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General's White Uniform

Article about: The above is not an SS uniform, but a Trachten Joppe, and I bought it in Vienna from a Salzburg maker.

  1. #41

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    Quote by BenVK View Post
    Thanks, similar to this?
    The whipcord is finer with no nubs , if that makes sense ? it is so hard to try and describe some of these things even with the internet and pictures . I think I will try to get some help and maybe a new camera might help .
    jim

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  3. #42

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    Quote by Arran View Post
    Attachment 622675
    Here is the detail of the fake shoulder board above mentioned:
    Here is the Ribbentrop shoulder board for comparison, ( not of a summer tunic ) it is the same side, but this tunic has two boards, and can been seen on Craig Gottleibs site. He told me he turned down 250 k dollars.
    Click image for larger version. 

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  4. #43
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    Quote by Friedrich-Berthold View Post
    The mixture of silk with linen is typical for such textiles, even today.
    I think we are a bit wrong when stating the linen mixed with silk. In Germany in this period was widely used viskose thread, and I have seen this kind of viskose- linen, this material have more usability then the linen itself- easy to clean, and you don't need to use the iron every day, despite the structure of the material is similar to the Linen
    Regards,
    Dimas

    my Skype: warrelics

  5. #44

  6. #45

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    [QUOTE=Dimas;1076740]I think we are a bit wrong when stating the linen mixed with silk. In Germany in this period was widely used viskose thread, and I have seen this kind of viskose- linen, this material have more usability then the linen itself- easy to clean, and you don't need to use the iron every day, despite the structure of the material is similar to the Linen[/QUOT

    that is interesting , the tunic is stored flat and over a period of say 20 years it has very little wrinkling to it .

  7. #46
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    Quote by BenVK View Post
    Spectacular Doug, thanks for sharing such wonderful items! Would love to see the hat in more detail, any chance?
    I'm on the move quite a bit these days and no detailed pics in my iPad archives. When I get home for a spell and time permits I will gladly do a thread on it Ben. As F-B stated, it came from Peters site years ago, and was a Canadian vet Bringback if memory serves me correctly.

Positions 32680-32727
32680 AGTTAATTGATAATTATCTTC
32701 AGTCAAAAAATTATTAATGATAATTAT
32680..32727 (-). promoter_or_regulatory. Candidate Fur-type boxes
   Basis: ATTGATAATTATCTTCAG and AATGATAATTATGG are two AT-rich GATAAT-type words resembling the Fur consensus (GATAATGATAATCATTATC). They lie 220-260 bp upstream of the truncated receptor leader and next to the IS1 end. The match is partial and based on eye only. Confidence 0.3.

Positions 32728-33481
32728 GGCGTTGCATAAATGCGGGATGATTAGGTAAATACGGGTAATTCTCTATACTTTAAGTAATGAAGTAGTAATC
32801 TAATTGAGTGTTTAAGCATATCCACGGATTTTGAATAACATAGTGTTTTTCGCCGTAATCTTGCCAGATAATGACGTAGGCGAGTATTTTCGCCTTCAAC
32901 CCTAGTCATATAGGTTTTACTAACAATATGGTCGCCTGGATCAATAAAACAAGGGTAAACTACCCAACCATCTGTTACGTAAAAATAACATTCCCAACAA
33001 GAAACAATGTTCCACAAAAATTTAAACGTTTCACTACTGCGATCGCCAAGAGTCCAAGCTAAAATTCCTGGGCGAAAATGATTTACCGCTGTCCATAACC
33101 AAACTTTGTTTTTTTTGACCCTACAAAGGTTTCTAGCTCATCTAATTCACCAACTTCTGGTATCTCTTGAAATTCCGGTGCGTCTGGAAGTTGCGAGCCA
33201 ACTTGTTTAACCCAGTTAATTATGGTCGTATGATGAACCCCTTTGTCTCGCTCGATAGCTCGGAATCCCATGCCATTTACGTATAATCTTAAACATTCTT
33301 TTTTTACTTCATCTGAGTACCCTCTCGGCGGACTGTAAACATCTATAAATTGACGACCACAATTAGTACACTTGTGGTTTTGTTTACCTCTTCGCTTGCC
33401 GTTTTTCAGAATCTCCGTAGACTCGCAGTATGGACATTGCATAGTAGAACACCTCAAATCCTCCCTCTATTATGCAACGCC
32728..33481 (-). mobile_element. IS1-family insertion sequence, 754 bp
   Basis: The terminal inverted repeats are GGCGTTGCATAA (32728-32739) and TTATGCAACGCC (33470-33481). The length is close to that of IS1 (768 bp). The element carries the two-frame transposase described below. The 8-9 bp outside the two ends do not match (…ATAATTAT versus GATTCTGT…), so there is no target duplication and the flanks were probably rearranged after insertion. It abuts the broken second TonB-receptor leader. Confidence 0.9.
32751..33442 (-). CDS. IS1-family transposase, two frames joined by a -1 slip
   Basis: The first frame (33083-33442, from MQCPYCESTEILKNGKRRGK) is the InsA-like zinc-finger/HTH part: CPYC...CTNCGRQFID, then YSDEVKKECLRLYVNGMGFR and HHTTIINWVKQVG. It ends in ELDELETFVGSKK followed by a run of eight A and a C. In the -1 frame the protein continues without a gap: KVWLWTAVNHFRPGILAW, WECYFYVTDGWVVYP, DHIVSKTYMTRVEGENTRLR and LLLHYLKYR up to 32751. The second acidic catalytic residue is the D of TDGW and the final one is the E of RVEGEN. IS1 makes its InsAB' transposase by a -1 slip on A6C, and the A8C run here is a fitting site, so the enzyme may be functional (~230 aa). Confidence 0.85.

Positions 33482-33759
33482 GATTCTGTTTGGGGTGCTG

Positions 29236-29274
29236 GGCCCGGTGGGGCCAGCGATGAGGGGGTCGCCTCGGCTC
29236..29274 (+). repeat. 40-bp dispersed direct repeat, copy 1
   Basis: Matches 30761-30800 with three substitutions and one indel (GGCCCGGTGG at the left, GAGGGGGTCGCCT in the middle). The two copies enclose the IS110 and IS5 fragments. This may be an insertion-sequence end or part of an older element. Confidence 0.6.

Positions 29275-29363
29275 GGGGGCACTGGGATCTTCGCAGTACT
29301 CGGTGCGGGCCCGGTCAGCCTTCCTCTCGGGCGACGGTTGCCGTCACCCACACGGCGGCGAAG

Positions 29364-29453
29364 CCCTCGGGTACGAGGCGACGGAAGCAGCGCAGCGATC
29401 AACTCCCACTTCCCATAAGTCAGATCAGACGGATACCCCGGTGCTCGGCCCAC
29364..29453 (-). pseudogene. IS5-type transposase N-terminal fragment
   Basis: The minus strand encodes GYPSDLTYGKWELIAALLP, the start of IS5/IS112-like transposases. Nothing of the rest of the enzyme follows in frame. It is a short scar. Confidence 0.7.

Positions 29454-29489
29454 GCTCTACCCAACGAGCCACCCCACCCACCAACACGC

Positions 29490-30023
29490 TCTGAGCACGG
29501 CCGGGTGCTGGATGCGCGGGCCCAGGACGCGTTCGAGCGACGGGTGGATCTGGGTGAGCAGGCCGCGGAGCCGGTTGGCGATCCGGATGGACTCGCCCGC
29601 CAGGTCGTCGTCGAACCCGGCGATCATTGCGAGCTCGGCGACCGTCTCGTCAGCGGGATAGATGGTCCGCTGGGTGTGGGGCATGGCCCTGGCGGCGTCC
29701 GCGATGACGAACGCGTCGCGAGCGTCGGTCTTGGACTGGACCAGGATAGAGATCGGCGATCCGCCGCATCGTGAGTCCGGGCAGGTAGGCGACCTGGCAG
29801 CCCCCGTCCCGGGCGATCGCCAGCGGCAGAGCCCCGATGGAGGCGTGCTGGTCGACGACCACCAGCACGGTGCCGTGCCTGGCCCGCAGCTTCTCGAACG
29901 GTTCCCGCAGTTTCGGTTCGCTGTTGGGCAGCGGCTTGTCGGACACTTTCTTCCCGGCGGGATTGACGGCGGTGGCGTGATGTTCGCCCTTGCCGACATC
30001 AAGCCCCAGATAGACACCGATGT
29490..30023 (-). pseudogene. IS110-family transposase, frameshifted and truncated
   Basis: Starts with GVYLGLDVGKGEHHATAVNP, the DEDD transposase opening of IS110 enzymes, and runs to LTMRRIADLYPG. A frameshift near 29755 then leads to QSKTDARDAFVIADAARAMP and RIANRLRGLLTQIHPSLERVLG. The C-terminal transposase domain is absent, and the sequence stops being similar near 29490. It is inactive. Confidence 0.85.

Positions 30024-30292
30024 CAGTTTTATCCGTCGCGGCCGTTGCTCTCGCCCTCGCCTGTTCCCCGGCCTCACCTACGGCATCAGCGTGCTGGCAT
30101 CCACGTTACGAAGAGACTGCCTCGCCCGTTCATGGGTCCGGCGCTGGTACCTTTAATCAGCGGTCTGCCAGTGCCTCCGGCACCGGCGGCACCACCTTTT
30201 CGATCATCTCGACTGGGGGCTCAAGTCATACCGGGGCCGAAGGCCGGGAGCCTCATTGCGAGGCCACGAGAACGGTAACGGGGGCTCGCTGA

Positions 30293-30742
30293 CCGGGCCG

8. #47
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    The Leinen material is very easy to wrinkle, viskose is not. And the viskose cloth was widely used in the Third Reich era materials, it' s a natural material produced from the trees. The same are for acrylic materials, which is widely used in late war camo winter parkas. I suspect using the silk in the outer parts of the uniforms will make a great shape of the bearer. Just my thoughts, but concerned a period German chemical industry, viskose is cheaper in production, using own sources for production, and usability is better than silk, howewer the same shine and look as a silk
    Regards,
    Dimas

    my Skype: warrelics

  9. #48

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    Quote by DougB View Post
    I'm on the move quite a bit these days and no detailed pics in my iPad archives. When I get home for a spell and time permits I will gladly do a thread on it Ben. As F-B stated, it came from Peters site years ago, and was a Canadian vet Bringback if memory serves me correctly.
    That would be great Doug. I too was going to ask you on several occasions if it was possible for you to post some detailed pictures and info. but considering I know how busy you say you get I decided not to.
    Looking forward to that thread when time permits and thank you for sharing, it's a beauty!

  10. #49

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    Quote by Dimas View Post
    The Leinen material is very easy to wrinkle, viskose is not. And the viskose cloth was widely used in the Third Reich era materials, it' s a natural material produced from the trees. The same are for acrylic materials, which is widely used in late war camo winter parkas. I suspect using the silk in the outer parts of the uniforms will make a great shape of the bearer. Just my thoughts, but concerned a period German chemical industry, viskose is cheaper in production, using own sources for production, and usability is better than silk, howewer the same shine and look as a silk
    Exactly right and otherwise known as rayon-- created from wood pulp, as previously noted, and its development as far back as 19th century. The Germans used it alot and various percentages were used in many fabrics including wool for a long time. Conspicuously omitted has also been the use of 'tropical weight' worsted wool which many countries have used for a long time as well. Cool, durable, not overly prone to wrinkling.

  11. #50

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    Click image for larger version. 

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ID:	623319Aus meiner Garderobe.
    damit, basta.

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